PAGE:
One Family’s Story of Emotional Struggle and Lending Support to Others
By Heather Courville
In January 2016, my husband Heathe and I received the surprise of a lifetime when the ultrasound tech saw two little heartbeats. Big sister Anniston, 5, was over the moon excited! We were pregnant with identical boys and named them Nyle Matthew & Griffin Cole. My pregnancy was, for the most part, fantastic! I did have some twin-sized morning sickness, but that was to be expected. My Fetal Maternal Physician assured me that my guys were healthy and had no signs of a clef pallet or heart defects, which are common in identicals. At this point in pregnancy, 22 weeks, I was being seen once a week, on rotation with my normal OB and MFM.
On May 4th, we entered the ultrasound room at Dr. J. Pugliese’s office laughing and acting silly. The moment our ultrasound tech, Leslie, began her scan, I saw her face drop. “When was the last time that you felt them move?” We knew exactly what that meant. I stayed calm and started saying all that I did wrong because I knew that it was my fault. I had a sip of Coke, I used nose spray, I took a Tylenol. None of this was the reason. We went home to pack and make arrangements for Anniston.
The following morning, we went back to my doctor’s office to confirm that there were no heartbeats before I headed to LGMC to be induced. After 17 hours of labor, Nyles and Griffin were born in the early morning of May 6th. Their birth was so calm. My nurse Emily sat in the bed with me and coached me through labor. My sister-in-law was on my left, and husband on my right. I could feel my sister-in-law’s tears falling on my leg as I pushed to deliver Nyles. Dr. Pugliese arrived in time to deliver Griffin. We will forever be grateful that she was there with us. It was 2:00 in the morning, she was not on call and she left her 4 precious children at home to deliver my babies. We then immediately saw twins’ umbilical cords were tangled, cutting off their source of life. Even though I was afraid of death, there was a peace in Room 220 at LGMC that I will never be able to explain.
Did you know that you have to pay a lot of money for a funeral for babies that you never had the opportunity to put life insurance on because they never had life insurance? I was ignorant to that as well, until May 6, 2016. We humbly accepted Maddie’s Footprints offer to help us with our funeral bill. Heathe did proclaim at one point, “We will never be a part of Maddie’s Footprints. We’ll send a thank you card, but that’s it.”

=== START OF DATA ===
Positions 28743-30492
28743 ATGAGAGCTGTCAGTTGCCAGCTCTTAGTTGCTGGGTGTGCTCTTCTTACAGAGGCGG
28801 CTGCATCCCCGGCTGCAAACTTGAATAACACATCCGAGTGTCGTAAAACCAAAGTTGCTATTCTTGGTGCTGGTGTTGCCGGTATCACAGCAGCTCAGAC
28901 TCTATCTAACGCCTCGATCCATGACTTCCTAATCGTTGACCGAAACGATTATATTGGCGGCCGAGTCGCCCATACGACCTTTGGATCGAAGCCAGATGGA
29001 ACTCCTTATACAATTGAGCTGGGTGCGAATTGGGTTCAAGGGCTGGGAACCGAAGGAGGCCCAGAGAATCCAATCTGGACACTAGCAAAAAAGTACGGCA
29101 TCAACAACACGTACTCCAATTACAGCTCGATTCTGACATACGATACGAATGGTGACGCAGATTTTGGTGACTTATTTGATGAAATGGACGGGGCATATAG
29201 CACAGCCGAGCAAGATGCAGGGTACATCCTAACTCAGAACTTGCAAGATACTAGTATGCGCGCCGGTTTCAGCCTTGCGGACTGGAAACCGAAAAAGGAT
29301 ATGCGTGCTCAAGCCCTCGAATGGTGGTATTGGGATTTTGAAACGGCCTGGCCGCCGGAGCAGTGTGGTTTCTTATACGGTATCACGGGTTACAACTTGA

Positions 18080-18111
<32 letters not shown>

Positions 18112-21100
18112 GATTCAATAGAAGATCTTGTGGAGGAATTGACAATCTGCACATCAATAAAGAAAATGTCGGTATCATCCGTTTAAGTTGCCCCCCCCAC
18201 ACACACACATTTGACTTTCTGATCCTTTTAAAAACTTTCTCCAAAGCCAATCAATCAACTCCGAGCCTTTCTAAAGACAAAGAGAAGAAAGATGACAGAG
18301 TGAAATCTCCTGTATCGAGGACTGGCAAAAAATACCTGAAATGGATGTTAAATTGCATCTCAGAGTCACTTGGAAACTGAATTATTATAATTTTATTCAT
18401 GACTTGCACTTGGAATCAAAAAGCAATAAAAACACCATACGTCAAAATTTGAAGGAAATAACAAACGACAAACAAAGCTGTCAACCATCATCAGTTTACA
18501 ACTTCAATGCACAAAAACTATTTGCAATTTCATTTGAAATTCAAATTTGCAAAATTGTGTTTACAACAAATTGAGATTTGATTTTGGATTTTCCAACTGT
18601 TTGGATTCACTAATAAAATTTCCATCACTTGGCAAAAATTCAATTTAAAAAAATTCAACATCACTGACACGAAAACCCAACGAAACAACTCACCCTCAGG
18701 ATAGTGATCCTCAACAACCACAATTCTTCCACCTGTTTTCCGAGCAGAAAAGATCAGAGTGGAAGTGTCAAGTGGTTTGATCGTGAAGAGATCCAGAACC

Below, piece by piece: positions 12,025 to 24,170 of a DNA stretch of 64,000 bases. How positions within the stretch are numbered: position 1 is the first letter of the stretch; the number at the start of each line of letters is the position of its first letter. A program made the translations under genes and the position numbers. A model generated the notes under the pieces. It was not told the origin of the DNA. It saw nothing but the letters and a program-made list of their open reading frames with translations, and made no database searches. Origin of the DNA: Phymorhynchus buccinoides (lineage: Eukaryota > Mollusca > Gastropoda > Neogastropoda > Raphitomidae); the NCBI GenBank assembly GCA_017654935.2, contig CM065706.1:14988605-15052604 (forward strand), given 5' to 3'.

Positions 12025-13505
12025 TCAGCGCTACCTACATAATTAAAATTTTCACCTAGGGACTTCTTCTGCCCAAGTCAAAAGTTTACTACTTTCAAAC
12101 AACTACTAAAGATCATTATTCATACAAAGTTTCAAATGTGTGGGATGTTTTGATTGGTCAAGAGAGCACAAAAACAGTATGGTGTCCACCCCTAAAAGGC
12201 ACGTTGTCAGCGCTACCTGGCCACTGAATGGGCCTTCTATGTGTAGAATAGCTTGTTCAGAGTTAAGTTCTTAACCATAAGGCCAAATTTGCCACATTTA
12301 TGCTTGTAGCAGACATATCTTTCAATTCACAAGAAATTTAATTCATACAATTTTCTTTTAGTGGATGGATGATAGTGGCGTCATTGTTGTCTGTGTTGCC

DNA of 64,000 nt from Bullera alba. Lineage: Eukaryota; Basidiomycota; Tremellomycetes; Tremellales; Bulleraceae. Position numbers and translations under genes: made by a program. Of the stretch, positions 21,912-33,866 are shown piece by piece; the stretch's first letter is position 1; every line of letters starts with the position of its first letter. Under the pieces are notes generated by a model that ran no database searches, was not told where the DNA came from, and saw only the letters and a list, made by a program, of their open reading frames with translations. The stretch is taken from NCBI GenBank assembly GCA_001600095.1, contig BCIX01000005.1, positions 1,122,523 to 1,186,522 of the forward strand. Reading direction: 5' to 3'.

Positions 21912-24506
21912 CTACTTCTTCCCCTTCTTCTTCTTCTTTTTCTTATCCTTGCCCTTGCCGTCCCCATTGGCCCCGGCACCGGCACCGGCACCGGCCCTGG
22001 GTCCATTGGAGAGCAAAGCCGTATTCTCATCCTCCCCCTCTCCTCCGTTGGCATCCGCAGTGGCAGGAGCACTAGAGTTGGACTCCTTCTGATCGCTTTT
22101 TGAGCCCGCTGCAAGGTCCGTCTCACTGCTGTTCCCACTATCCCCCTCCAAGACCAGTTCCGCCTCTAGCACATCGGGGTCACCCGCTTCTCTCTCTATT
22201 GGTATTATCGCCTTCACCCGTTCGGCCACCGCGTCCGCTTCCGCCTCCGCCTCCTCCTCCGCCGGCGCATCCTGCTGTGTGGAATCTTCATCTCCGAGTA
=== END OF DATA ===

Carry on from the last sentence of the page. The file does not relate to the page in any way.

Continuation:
Oh how wrong he would be.
Dr. Pugliese pushed us to attend the Maddie’s Footprints of Hope support group (a bereavement group for parents). For once, we felt safe and weren’t silenced. I had a safe place to share and cry. These strangers, who would turn into lifelong friends, just understood my crazy. Our losses are all very different, but we can all agree that we just miss our babies and our lives will never be what we envisioned.
My passion for infant loss kicked in. It definitely wasn’t my agenda. I’m just Nyle & Griffin’s mom, who still had twin-sized love to pour on to others. I only share so that others don’t feel alone. Statistics are that 1 in 4 pregnancies end in a loss. Those numbers are high and I promise you, it’s happened to someone you know. I never thought that I would be the 1, in my blissful ignorance. It only happens to “other people.” I would openly share our journey on social media. Some really awesome connections were made. After several people asking me to start a blog, I did. It gave me an avenue to get my emotions out. I was naive and thought that the universe would select us to be one of those lucky couples that would become pregnant right away. We then walked a very crooked 3-year path of infertility.
Y’all would not believe all that we tried before we finally sought help from Dr. John Storment at Fertility Answers. I was angry to be seeing him. I couldn’t believe that I was “here.” My kids are dead and now I’m infertile. We were under his care for a total of 7 months. There were a few moments of giving up. Sperm counts were horrible and my ovaries were so full of cysts that we could only do two fertility treatments in the 7 months.
On May 6th, which would have been the twins’ third birthday, we learned we were pregnant again. We chose to tell our families early and nervously shared on social media, as well. Your opinion may be that 7 weeks is too early to announce. Our reality is that there is NO safe trimester. Today, I am pregnant, tomorrow it could all be over. We will bask in the glory of today because tomorrow holds no promise. It truly takes a village. This baby belongs to our friends and families, too. The prayers, the fasting, lighting candles, the good juju they’ve all sent — that’s what has gotten us here.
This rainbow Mom gig is hard. I wake up thinking, well this baby was alive yesterday. Will there be another cord accident today? My precious doctor is having me come in every 2 weeks for heartbeat scans, just for my sanity, until we can use a doppler ultrasound at home.
If you are in the 1 in 4, I want you to know that your baby mattered! The ache will always be there, but will soften with time. Don’t feel ashamed to say your baby’s name. If you are struggling, please reach out. You don’t have to suffer in silence. Lafayette has an infant loss community through Maddie’s Footprints that is ready to love you with arms wide open!
Peace be still,
Heather & Heathe Courville Anniston, Nyle, Griffin, and “Rainbow” baby’s parents’